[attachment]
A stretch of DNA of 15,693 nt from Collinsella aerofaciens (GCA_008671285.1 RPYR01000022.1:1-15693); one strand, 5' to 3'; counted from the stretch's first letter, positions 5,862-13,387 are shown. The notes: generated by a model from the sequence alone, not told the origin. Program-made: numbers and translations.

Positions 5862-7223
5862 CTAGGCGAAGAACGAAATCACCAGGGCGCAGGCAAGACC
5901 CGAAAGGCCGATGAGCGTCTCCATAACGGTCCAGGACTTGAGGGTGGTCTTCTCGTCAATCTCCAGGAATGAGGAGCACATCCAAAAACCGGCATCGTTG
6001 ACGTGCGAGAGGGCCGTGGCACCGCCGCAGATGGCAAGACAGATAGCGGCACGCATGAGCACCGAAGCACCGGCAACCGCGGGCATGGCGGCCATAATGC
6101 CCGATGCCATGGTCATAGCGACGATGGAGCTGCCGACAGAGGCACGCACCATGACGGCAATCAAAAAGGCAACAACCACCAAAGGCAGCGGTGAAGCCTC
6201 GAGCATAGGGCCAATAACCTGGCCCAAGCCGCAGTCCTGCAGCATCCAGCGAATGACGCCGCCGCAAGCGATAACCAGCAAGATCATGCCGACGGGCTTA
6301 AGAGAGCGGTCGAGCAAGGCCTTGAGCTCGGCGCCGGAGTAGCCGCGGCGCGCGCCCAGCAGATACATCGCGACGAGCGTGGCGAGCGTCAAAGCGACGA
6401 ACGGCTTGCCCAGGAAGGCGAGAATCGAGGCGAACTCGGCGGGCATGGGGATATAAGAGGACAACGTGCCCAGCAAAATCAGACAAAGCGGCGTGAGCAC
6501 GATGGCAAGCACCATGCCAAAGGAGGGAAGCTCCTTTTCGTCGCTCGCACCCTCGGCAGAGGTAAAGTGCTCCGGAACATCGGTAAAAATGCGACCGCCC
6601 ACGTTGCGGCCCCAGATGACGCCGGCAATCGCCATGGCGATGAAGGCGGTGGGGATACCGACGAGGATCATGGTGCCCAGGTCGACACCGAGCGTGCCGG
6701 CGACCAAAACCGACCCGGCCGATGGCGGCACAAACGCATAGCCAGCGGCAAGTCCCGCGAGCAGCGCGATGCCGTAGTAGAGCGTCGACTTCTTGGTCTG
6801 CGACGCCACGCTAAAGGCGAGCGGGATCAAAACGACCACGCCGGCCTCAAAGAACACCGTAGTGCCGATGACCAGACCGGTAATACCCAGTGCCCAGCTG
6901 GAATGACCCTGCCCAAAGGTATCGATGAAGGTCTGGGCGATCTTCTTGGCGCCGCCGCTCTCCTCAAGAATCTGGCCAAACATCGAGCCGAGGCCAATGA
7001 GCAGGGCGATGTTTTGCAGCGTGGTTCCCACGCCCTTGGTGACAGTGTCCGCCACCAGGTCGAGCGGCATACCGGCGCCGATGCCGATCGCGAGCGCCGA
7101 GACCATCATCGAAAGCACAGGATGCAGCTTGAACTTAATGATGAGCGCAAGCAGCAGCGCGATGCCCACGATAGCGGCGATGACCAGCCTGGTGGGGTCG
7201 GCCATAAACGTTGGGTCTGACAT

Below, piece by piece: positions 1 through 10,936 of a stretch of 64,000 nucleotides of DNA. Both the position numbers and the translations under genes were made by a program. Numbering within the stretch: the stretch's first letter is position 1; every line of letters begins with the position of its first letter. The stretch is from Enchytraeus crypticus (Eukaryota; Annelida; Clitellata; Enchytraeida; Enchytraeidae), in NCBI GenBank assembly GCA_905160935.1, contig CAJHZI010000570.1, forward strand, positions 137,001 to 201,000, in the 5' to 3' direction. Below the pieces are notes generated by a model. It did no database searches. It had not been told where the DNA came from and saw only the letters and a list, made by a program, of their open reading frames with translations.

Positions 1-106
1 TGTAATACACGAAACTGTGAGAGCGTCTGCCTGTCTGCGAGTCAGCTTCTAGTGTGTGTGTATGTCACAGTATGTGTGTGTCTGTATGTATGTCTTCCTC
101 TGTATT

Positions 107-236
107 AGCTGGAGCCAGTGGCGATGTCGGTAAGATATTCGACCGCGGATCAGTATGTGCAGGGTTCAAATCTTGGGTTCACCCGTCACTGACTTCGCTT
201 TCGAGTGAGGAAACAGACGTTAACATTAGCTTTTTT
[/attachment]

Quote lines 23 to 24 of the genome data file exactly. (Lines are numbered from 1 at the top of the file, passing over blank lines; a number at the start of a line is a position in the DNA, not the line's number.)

107 AGCTGGAGCCAGTGGCGATGTCGGTAAGATATTCGACCGCGGATCAGTATGTGCAGGGTTCAAATCTTGGGTTCACCCGTCACTGACTTCGCTT
201 TCGAGTGAGGAAACAGACGTTAACATTAGCTTTTTT